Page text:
Loki had lost track of time completely. The only thing he ever had in mind were the bright stars that guided his path. He had to leave the forest, this he was sure of. Thenaree had told him it would take several days if he followed the bright stars' path. Had days passed already or had it been mere hours since he had fought against the Chitauri? He wasn't so sure anymore and the throbbing pain that radiated from the wound on his leg was getting closer and closer to agony, making it even harder for him to think straight. He rarely allowed himself to rest a little in order to eat a little something from the food Frigga had given to him. Loki could go a very long time without eating or drinking, sure, in the end there was a reason why beings like him were in fact superior to others, but he was all too aware of the fact that he needed sustenance right now more than ever. His magic was gradually drained from him by those treelike things around him, faster than he was able to restore it. Every now and then he heard faint rumbles in the distance, probably from those things his host had called 'ground'. It would be wisest to stay out of their reach as to not provoke another fight.

The darkness had started to settle in all shades of red and lilac when Loki reached a glade that extended to the foot of a mountain. The peak was hidden in iridescent fog of almost metallic color, here and there a short whiff of blue and golden light was viewable. But it was not the sight of this otherworldliness that caught Loki's eye, no. His gaze lingered where there was not yet any of this ominous fog but where there also were no longer any of those cocoons. He would have to climb up to one of the plateaus he hoped to find up there. Out of reach, hopefully, for both the cocoons' thirst and the ground. He would set up his defense to prevent the shadows from approaching him, even though they had proven to have no immediate ill-will towards him. Or his shield had been effective enough to prevent them from doing anything.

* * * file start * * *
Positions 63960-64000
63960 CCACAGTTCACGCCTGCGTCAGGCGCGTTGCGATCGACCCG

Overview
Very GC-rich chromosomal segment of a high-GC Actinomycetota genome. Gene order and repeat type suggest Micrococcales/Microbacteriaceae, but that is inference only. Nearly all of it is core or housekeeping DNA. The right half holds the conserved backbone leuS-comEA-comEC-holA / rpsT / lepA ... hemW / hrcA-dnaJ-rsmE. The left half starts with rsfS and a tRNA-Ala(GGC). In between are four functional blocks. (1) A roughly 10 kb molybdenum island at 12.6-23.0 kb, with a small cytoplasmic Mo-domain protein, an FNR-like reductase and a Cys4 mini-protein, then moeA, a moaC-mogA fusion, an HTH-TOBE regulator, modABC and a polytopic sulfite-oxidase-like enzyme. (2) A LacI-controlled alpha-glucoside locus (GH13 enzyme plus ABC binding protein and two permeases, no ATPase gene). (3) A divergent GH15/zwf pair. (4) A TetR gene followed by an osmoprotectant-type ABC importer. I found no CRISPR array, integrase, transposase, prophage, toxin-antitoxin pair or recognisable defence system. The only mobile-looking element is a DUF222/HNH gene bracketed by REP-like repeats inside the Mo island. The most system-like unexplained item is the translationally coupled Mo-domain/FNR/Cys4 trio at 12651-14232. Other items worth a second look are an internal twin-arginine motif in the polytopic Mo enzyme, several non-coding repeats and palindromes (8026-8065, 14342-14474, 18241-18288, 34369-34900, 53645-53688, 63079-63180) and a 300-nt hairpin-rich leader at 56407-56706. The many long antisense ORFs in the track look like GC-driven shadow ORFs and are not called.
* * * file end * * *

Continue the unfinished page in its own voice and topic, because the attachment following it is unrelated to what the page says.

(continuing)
He took a deep breath and stepped onto the solid ground that composed the mountain in front of him. It was a relieve for him when the ground indeed felt the way he expected such an area to feel underneath his soles. Step by step he could get himself to pretend – just for a while – he was back in Asgard, out in the wilderness. In a world he knew and where the most basic rules did apply. Stone was solid and the night was cold and lonely. A shadow only existed where there was something that cast it. The realm granted you magic, it did not take it from you. He repeated it like a mantra all the time he forced himself to keep on climbing and not to give into the pain. He wouldn't. Because this was Asgard, his realm, as long as he kept telling himself so. He slipped and was brought down onto his knees, the open flesh of his leg grinding over the unforgiving stoniness, making him hiss and claw into the bedrock. For a moment his gaze became hazy. But then he picked himself up in order to continue his ascent. All he needed was a spot that was secure enough to spend the night there.